The town of Pakil traces its ancestry from the families of Maitan and Panumbalihan and Silayan Maginto and Potongan. Many settlers transferred to the town because of the numerous pirate attacks in the sea. The town’s name is derived from the name Paquil, who is believed to be one of the leaders from Borneo. The name was changed eventually to Pakil in 1927. A brief history of the town can be seen in the church’s second floor hallway.
The Parish of St. Peter of Alcantara or the Pakil Church traces its origin from the settlement organized by Father (later will be Saint) Pedro Bautista in 1588. St. Pedro Bautista is a Franciscan priest which was eventually martyred in Japan in 1595.
The Church was first made of wood and nipa under the administration of Father Francisco Barajas in 1676. The church was placed under the patronship of St. Peter of Alcantara, after the town of Pakil separated from the town of Paete. The church was reconstructed in stone by Father Fernando Jaro in 1732. Subsequently, the church has been renovated and reconstructed after it was damaged by fire or earthquake. Renovation from 1732 to 1881 includes the addition of the bell tower, galvanized roof, ceiling and the altar was remodeled. The church was badly damaged during the August 20, 1937earthquake and it was repaired by Father Federico Pines. Father Joseph Regan changed the altar to marble and was consecrated by Bishop Olaila in 1959.
The church also underwent extensive repairs from 1997 to 2003. In October 19, 2006 on the 330th foundation anniversary of the parish church, the Diocese of San Pablo declared the church as the Diocesan Shrine of Nuestra Señora Delos Dolores de Turumba.
The church has a Baroque façade. The Spanish coat of arms can be seen above the entrance door of the church. You will also notice that even the bell tower is also heavily decorated. Since the church’s first parish priests were Franciscans, most of the designs and plans of the church are in accordance with the Franciscan tradition— crosses, angels and shields among others.
The main retablado or the main altar has fourteen icons which are enclosed in an elaborate carved niche. The dome above the main altar has a painted mural which depicts Christ’s life. The wall beside the pulpit is adorned by a huge painting Judicium Finale(Final Judgment), depicting heaven and hell. It was painted in the 19th century by Paete native Jose Dans. The side altar which features the crucifixion is said to be a graphic depiction of the crucified Christ with the sorrowful Mother Mary and St. John. However, when I visited, the crucified Christ was not on the cross, I assume, it was not there, since its Maundy Thursday.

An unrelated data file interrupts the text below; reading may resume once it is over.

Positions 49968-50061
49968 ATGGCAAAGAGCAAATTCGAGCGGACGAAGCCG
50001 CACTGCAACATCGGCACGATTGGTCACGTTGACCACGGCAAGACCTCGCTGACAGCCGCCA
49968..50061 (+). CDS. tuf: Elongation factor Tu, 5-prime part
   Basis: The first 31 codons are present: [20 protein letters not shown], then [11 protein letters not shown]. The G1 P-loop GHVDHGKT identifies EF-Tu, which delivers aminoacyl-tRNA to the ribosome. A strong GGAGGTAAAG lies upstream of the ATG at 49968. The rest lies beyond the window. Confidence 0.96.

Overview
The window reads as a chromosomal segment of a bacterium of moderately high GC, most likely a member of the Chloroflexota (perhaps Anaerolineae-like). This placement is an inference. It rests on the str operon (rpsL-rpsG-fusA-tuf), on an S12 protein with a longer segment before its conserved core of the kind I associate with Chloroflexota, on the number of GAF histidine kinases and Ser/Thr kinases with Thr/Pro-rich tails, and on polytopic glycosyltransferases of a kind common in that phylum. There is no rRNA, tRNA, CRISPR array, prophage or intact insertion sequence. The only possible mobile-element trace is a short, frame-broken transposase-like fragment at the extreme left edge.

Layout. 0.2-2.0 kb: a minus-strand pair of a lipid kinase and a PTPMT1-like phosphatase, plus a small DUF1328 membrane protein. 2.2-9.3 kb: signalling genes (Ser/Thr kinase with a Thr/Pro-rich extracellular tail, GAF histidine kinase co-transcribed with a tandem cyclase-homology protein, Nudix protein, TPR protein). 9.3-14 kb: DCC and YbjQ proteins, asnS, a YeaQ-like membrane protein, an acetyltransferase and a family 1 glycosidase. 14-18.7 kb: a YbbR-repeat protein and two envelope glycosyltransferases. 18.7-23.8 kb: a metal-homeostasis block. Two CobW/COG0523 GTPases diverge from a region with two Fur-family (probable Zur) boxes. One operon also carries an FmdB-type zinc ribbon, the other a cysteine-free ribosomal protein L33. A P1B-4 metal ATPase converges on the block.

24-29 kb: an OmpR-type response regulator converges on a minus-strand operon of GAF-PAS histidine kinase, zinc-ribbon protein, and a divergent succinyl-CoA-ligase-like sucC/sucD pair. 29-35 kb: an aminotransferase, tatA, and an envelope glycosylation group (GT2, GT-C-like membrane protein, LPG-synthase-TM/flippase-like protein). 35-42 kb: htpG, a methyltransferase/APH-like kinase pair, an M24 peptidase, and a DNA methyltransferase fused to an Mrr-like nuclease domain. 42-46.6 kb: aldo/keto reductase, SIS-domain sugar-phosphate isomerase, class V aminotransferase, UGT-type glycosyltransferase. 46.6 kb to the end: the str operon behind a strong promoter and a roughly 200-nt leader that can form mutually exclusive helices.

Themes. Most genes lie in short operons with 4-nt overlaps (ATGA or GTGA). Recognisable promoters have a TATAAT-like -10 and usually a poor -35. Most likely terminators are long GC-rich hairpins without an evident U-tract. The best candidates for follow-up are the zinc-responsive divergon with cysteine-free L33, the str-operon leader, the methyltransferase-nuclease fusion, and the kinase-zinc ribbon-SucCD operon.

Nuestra Señora de los Dolores (Our Lady of Sorrows)
The Church of Pakil also serves as the shrine of Nuestra Señora de los Dolores, the Virgin of Turumba since 1788. The miraculous image of the Our Lady of Sorrows was found floating in the riverbank of Pakil. Local stories will tell us that the original 9×11 oil painting of the image of Our Lady of Sorrows cannot be removed when it was wash ashore on top of a stone. The people of Pakil sang and danced, and miraculously, the image was removed from the stone and was brought in the Church. Fate will have it, because on the day of its festive transfer to the church, it coincides with the feast day of Our Lady of Sorrows which is September 15. The said procession was the very first Turumba.
The Turumba Festival is held every second Tuesday or Wednesday after Holy Week or on October 19. It is the country’s longest celebrated festival.
On the church’s second floor, the original image of the Virgin of Turumba was enshrined in a chapel. You can also find the Virgin of Turumba’s clothes and accessories which are in glass cases.